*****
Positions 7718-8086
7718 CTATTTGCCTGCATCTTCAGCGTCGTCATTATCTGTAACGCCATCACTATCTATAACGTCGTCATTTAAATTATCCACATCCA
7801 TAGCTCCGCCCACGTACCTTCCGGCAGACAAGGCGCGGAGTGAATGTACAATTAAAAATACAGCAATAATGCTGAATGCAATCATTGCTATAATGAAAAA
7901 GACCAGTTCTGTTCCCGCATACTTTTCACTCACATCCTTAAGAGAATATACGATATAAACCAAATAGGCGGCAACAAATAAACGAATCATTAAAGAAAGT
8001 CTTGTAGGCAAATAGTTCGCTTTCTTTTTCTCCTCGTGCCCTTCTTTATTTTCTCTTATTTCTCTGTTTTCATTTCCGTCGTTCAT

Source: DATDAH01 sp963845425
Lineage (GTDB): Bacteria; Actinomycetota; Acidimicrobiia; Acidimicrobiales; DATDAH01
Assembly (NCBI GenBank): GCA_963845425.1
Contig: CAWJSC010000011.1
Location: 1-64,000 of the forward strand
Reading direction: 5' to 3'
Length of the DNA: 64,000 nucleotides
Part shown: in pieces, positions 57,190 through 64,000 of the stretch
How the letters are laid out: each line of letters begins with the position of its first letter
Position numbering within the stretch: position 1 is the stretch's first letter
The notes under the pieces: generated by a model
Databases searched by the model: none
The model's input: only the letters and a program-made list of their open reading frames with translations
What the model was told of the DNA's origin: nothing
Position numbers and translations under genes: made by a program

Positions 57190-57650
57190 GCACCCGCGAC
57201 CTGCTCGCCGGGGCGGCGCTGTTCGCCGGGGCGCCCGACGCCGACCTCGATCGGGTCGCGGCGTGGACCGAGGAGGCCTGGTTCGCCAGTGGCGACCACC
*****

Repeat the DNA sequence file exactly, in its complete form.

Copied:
Positions 7718-8086
7718 CTATTTGCCTGCATCTTCAGCGTCGTCATTATCTGTAACGCCATCACTATCTATAACGTCGTCATTTAAATTATCCACATCCA
7801 TAGCTCCGCCCACGTACCTTCCGGCAGACAAGGCGCGGAGTGAATGTACAATTAAAAATACAGCAATAATGCTGAATGCAATCATTGCTATAATGAAAAA
7901 GACCAGTTCTGTTCCCGCATACTTTTCACTCACATCCTTAAGAGAATATACGATATAAACCAAATAGGCGGCAACAAATAAACGAATCATTAAAGAAAGT
8001 CTTGTAGGCAAATAGTTCGCTTTCTTTTTCTCCTCGTGCCCTTCTTTATTTTCTCTTATTTCTCTGTTTTCATTTCCGTCGTTCAT

Source: DATDAH01 sp963845425
Lineage (GTDB): Bacteria; Actinomycetota; Acidimicrobiia; Acidimicrobiales; DATDAH01
Assembly (NCBI GenBank): GCA_963845425.1
Contig: CAWJSC010000011.1
Location: 1-64,000 of the forward strand
Reading direction: 5' to 3'
Length of the DNA: 64,000 nucleotides
Part shown: in pieces, positions 57,190 through 64,000 of the stretch
How the letters are laid out: each line of letters begins with the position of its first letter
Position numbering within the stretch: position 1 is the stretch's first letter
The notes under the pieces: generated by a model
Databases searched by the model: none
The model's input: only the letters and a program-made list of their open reading frames with translations
What the model was told of the DNA's origin: nothing
Position numbers and translations under genes: made by a program

Positions 57190-57650
57190 GCACCCGCGAC
57201 CTGCTCGCCGGGGCGGCGCTGTTCGCCGGGGCGCCCGACGCCGACCTCGATCGGGTCGCGGCGTGGACCGAGGAGGCCTGGTTCGCCAGTGGCGACCACC